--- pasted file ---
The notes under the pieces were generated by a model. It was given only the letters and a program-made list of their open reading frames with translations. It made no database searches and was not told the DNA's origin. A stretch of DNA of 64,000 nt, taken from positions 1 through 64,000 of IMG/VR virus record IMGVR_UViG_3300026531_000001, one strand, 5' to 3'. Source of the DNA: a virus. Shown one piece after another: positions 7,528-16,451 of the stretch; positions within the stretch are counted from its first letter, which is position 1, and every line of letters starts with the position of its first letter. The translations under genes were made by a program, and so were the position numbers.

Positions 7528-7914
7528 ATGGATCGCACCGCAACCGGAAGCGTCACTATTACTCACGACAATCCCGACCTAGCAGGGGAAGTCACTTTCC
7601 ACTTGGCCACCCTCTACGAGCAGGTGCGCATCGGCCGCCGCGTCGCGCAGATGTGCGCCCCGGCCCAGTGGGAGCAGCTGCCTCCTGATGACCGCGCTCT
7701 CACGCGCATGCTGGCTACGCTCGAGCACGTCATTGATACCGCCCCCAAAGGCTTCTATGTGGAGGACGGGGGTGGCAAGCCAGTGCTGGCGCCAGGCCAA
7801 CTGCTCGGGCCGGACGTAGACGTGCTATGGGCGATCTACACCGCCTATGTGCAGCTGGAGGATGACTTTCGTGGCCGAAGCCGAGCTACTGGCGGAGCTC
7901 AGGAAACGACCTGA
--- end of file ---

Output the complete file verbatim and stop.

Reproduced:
The notes under the pieces were generated by a model. It was given only the letters and a program-made list of their open reading frames with translations. It made no database searches and was not told the DNA's origin. A stretch of DNA of 64,000 nt, taken from positions 1 through 64,000 of IMG/VR virus record IMGVR_UViG_3300026531_000001, one strand, 5' to 3'. Source of the DNA: a virus. Shown one piece after another: positions 7,528-16,451 of the stretch; positions within the stretch are counted from its first letter, which is position 1, and every line of letters starts with the position of its first letter. The translations under genes were made by a program, and so were the position numbers.

Positions 7528-7914
7528 ATGGATCGCACCGCAACCGGAAGCGTCACTATTACTCACGACAATCCCGACCTAGCAGGGGAAGTCACTTTCC
7601 ACTTGGCCACCCTCTACGAGCAGGTGCGCATCGGCCGCCGCGTCGCGCAGATGTGCGCCCCGGCCCAGTGGGAGCAGCTGCCTCCTGATGACCGCGCTCT
7701 CACGCGCATGCTGGCTACGCTCGAGCACGTCATTGATACCGCCCCCAAAGGCTTCTATGTGGAGGACGGGGGTGGCAAGCCAGTGCTGGCGCCAGGCCAA
7801 CTGCTCGGGCCGGACGTAGACGTGCTATGGGCGATCTACACCGCCTATGTGCAGCTGGAGGATGACTTTCGTGGCCGAAGCCGAGCTACTGGCGGAGCTC
7901 AGGAAACGACCTGA